Nature Protection

We can, we must, and we are obligated to do everything in our power to protect nature for generations to come!

Zoological gardens have undergone significant changes throughout history. Initially, they were private collections of highly knowledgeable individuals and not accessible to the public. Later, zoological gardens were opened to the public for educational purposes, as there was no other way to learn about biology. In the second half of the twentieth century, zoological gardens became widely popular.

However, each zoo operated according to its own principles until the end of the century when zoos began to collaborate and develop operational standards. As a result, codes of ethics, guidelines for responsibility and reproduction, as well as principles for animal welfare were developed. Today, zoos are being transformed into modern centers for biodiversity conservation, with a focus on protecting endangered species and educating society about nature and biology.

Species are disappearing from the face of our planet, but it's not too late to take action.

The average global population of mammals, birds, fish, reptiles, and amphibians has decreased by 60% in just 40 years.

The term “wilderness” no longer has the same meaning as it did in the recent past. Animal species living in the wild are often endangered. It is estimated that there are only 400 Asiatic lions left in the wilderness of India, only 80 eastern bongos in the forests of Kenya, and dangerously low populations of thousands of other species around the world.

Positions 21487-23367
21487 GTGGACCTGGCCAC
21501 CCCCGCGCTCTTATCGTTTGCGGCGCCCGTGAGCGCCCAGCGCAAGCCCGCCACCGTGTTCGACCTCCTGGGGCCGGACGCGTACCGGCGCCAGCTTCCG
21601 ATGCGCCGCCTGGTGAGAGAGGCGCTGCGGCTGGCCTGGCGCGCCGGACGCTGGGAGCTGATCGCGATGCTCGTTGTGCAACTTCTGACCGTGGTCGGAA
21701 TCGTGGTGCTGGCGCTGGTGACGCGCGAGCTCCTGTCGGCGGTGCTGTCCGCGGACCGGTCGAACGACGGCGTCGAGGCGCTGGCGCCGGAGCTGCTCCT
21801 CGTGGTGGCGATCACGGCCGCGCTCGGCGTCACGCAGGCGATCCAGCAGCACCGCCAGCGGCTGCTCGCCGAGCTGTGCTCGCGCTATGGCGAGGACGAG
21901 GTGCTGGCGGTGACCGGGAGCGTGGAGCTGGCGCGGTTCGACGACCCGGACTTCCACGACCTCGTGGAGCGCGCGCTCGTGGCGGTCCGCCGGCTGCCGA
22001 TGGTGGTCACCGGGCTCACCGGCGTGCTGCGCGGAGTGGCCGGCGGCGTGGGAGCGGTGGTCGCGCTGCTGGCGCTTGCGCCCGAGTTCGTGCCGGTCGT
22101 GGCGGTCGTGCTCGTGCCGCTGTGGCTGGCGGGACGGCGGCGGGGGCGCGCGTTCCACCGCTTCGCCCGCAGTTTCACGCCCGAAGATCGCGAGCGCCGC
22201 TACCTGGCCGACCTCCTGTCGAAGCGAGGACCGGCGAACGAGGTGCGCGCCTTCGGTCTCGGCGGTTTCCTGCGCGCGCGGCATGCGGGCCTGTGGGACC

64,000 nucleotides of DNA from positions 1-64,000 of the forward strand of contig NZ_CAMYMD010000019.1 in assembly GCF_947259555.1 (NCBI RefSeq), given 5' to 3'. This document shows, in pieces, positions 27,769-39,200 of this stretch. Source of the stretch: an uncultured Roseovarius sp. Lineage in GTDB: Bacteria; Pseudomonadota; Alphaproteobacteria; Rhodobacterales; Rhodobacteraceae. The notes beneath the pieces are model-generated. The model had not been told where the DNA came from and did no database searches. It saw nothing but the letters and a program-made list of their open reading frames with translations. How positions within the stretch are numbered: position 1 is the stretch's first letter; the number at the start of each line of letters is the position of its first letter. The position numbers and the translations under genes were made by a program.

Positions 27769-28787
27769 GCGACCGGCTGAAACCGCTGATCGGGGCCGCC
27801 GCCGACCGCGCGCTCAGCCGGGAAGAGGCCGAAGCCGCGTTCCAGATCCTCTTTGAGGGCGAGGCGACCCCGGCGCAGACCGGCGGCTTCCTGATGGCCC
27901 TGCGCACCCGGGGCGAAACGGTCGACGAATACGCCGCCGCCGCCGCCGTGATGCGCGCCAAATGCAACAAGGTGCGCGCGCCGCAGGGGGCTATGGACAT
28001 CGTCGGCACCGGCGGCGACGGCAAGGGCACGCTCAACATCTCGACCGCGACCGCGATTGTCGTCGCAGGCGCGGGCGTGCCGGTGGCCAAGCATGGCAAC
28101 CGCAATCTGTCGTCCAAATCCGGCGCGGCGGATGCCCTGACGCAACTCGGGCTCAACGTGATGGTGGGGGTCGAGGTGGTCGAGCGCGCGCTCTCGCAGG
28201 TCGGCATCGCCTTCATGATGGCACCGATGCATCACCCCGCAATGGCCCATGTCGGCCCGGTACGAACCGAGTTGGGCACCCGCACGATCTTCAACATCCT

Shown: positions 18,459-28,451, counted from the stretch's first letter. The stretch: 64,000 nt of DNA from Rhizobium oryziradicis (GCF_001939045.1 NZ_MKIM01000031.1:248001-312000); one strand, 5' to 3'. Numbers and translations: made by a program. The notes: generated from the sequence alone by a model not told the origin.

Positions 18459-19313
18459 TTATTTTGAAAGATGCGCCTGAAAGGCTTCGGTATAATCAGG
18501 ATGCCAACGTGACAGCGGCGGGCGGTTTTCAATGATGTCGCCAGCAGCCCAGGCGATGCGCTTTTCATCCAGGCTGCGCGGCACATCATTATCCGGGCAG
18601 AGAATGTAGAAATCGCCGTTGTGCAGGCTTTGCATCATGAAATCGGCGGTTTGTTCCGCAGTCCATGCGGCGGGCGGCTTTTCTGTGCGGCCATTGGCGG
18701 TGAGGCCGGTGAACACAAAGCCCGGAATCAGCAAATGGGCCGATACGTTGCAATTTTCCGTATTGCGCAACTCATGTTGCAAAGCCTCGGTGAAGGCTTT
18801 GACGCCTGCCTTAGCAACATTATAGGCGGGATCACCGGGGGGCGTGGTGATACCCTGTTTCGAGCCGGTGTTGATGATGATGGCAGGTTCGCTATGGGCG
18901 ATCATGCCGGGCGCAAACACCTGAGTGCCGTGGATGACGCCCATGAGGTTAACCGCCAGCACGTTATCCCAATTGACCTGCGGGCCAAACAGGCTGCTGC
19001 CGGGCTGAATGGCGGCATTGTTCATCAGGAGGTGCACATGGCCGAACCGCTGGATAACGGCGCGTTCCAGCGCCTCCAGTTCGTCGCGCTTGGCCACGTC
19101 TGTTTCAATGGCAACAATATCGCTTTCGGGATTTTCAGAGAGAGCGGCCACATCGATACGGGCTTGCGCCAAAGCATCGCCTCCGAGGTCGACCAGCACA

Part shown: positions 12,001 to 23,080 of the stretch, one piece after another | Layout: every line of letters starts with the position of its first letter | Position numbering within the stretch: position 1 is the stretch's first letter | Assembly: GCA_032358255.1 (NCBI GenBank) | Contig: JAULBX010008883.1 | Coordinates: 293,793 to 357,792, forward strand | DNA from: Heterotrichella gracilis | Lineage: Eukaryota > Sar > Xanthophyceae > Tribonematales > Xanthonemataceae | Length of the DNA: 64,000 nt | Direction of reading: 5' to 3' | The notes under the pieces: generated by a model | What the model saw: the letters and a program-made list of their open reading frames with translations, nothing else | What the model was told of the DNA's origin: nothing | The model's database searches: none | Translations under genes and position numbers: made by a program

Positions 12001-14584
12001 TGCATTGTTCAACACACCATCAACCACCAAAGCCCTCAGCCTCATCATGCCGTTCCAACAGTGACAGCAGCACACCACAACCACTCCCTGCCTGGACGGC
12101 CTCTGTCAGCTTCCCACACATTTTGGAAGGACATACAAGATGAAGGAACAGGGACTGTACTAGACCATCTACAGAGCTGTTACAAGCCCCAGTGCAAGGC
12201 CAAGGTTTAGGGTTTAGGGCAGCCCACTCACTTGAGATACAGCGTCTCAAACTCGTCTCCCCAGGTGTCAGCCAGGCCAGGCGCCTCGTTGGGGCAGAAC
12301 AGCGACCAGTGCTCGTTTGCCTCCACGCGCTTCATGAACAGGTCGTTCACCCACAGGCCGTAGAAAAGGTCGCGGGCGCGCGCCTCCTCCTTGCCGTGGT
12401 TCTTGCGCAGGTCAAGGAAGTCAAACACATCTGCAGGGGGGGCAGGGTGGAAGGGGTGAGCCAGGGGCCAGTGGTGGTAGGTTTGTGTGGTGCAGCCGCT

We are the initiators of animal population control - human beings.

The development of the human race and everything that comes with it, from agriculture to mining – to pollution. Animals lose access to natural habitats that previously existed. Tropical forests are being destroyed for palm plantations, oceans are filled with dangerous plastics and carbon dioxide emissions cause irreparable damage to the climate, resulting in the disappearance of animal habitats.

Your visit is important.

When you visit our zoo, you are doing great things by coming. Every visit to our zoo helps fund the restoration of habitats and the protection of wildlife.

Although we do not have the financial strength or workforce to invest in large conservation projects, we make great efforts locally, nationally, and globally and believe we can inspire visitors. Thanks to visitor support, our conservation program has made the Zoo Garden Palic part of a global network and able to participate in projects worldwide.

EAZA candidate

The Palic Zoo is a candidate of the European Association of Zoos and Aquariums (EAZA) – an organization that gathers the most important zoos from all over Europe, with headquarters in Amsterdam.

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